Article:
- Previewing the running back position this spring for Iowa.
- Brian Knorr says he isn't making major changes to the Indiana defense.
- A look at the top players in Illinois for the Class of 2015.
For those just joining in, we're each selecting one Big Ten game to attend each week during the 2014 season. We aren't tied down by a travel budget or nagging editors. If we want to attend a game -- depending on matchup, location, culinary offerings or any other factors -- we can go.
Let's check out the options for Week 7:
Illinois at Wisconsin
Indiana at Iowa
Michigan State at Purdue
Northwestern at Minnesota
Penn State at Michigan
Open date: Maryland, Nebraska, Ohio State, Rutgers
Adam Rittenberg's pick: Northwestern at Minnesota
It has been nearly five years since I last witnessed a game at TCF Bank Stadium, one of the nation's more picturesque college football venues. Sure, Penn State and Michigan are bigger names, but I've already seen Michigan twice and Penn State once. I'll be getting my fill of the Gophers after covering them in two of three weeks, but Northwestern is an intriguing team and I'm all about the destination here as Minneapolis offers a lot to do and see.
The game should be a competitive one, if not a good one. Five of the teams' last seven meetings -- and 13 of the past 20 -- have been decided by eight points or fewer. Northwestern has won three straight in Minneapolis, and Minnesota upset the Wildcats last year in Evanston to kick off a nice surge in league play. Northwestern quarterback Trevor Siemian had a very rough day against the Gophers last October and looks for a stronger performance on the road. The Wildcats likely will attack a Minnesota secondary led by cornerback Eric Murray. Minnesota will pound away with the run game, using a talented group of backs and a big, athletic quarterback in Mitch Leidner.
The West Division is wide open, and while both these teams play tougher schedules than both Wisconsin and Iowa -- Minnesota's slate is especially challenging -- they could be in the title mix with certain improvements (Minnesota's passing game, Northwestern's offensive production). Week 7 isn't a great platter of games, but the trip to Minneapolis sounds very appetizing.
Brian Bennett's pick: Penn State at Michigan
Not exactly the most tantalizing set of games, although if Minnesota and Northwestern get off to hot starts, or teams such as Illinois and Indiana are better than expected, it could be more interesting. Still, it's tough not to choose the Nittany Lions-Wolverines matchup out of this group.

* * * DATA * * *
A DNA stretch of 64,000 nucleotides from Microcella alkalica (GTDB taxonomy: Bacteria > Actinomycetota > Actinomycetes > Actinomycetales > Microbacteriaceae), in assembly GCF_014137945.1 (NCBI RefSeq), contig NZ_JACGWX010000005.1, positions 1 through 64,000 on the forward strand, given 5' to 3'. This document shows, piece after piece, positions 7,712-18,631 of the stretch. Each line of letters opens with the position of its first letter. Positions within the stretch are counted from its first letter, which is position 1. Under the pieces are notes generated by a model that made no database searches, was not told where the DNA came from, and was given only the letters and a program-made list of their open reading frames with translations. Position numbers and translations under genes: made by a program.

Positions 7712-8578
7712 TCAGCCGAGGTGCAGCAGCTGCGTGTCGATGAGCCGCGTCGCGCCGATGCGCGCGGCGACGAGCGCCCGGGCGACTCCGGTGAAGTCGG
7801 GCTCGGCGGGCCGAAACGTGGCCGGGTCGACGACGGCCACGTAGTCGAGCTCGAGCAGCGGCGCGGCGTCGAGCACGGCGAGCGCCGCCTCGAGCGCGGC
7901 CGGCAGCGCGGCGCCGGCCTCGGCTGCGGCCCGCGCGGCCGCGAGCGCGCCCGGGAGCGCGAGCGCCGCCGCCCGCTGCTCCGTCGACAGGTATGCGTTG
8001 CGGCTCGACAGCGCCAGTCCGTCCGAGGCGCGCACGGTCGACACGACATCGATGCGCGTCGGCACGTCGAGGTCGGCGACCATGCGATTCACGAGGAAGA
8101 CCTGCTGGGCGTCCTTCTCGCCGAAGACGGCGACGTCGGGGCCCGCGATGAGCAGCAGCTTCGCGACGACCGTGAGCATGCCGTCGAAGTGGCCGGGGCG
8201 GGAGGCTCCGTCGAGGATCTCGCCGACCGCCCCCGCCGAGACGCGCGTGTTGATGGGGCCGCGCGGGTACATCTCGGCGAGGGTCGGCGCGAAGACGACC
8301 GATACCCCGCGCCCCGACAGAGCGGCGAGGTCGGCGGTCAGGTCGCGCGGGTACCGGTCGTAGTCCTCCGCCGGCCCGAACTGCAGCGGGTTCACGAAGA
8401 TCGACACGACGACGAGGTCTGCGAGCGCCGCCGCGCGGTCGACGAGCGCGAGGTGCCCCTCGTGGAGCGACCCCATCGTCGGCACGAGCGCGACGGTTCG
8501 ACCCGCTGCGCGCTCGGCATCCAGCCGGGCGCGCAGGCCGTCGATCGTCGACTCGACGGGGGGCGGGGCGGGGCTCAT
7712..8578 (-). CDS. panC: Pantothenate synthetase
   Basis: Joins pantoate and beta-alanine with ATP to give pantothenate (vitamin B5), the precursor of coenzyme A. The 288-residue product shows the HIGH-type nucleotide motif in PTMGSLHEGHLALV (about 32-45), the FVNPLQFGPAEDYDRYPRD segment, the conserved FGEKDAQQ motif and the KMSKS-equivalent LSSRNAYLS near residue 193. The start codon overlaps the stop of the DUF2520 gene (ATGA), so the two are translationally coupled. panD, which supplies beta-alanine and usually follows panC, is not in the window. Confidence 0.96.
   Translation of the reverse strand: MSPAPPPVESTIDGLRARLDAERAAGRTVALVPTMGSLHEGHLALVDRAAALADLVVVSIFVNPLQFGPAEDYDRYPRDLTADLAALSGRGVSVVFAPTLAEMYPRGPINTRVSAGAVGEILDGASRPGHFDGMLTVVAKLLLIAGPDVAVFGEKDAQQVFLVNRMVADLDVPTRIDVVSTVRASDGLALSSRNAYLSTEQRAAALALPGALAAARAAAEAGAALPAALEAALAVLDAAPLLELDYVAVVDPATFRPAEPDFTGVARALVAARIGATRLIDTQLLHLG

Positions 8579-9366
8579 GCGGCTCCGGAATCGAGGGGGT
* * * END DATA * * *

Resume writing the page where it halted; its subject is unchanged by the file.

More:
We both agree that Michigan State and Ohio State are the clear-cut East Division favorites in 2014, but Michigan and Penn State should be factors. The winner here will have a major upper hand (remember, Penn State technically can win the division, and it's possible the program could be ruled eligible for the 2014 postseason). I saw the Lions in Week 1 of this ultimate trip, but this would be my first time getting an up-close look at the Wolverines.
Give me a game 75 percent as wild as last year's four-overtime thriller in State College, and I'll be very happy I made this pick. With Christian Hackenberg and Devin Gardner involved, the potential for fireworks is ample. I always look forward to a trip to Ann Arbor and the Big House, and a game like this on tap would make things even more exciting.
Road trip itinerary
Week 1: Brian at Penn State-UCF (in Dublin, Ireland); Adam at Wisconsin-LSU (in Houston)
Week 2: Adam at Michigan-Notre Dame; Brian at Michigan State-Oregon
Week 3: Brian at Minnesota-TCU; Adam at Penn State-Rutgers
Week 4: Adam at Miami-Nebraska; Brian at Miami-Nebraska
Week 5: Brian at Cincinnati-Ohio State; Adam at Minnesota-Michigan
Week 6: Adam at Nebraska-Michigan State; Brian at Nebraska-Michigan State
Up Wednesday is an issue that has been talked about a lot but is even more serious than it seems ...
OL struggles surpass secondary as biggest concern
Forget about the offensive line’s three new starters for a moment. Forget about the fact Penn State will likely start two redshirt freshmen, Andrew Nelson and Brendan Mahon, who have never played in a college game. And forget about the fact they’ll all be learning new schemes from a new assistant coach.
That’s all been talked about before. But take a closer look at this lack of depth; just look at the second-string offensive line. This should be the most this unit struggles since at least the "dark years" of the early 2000s.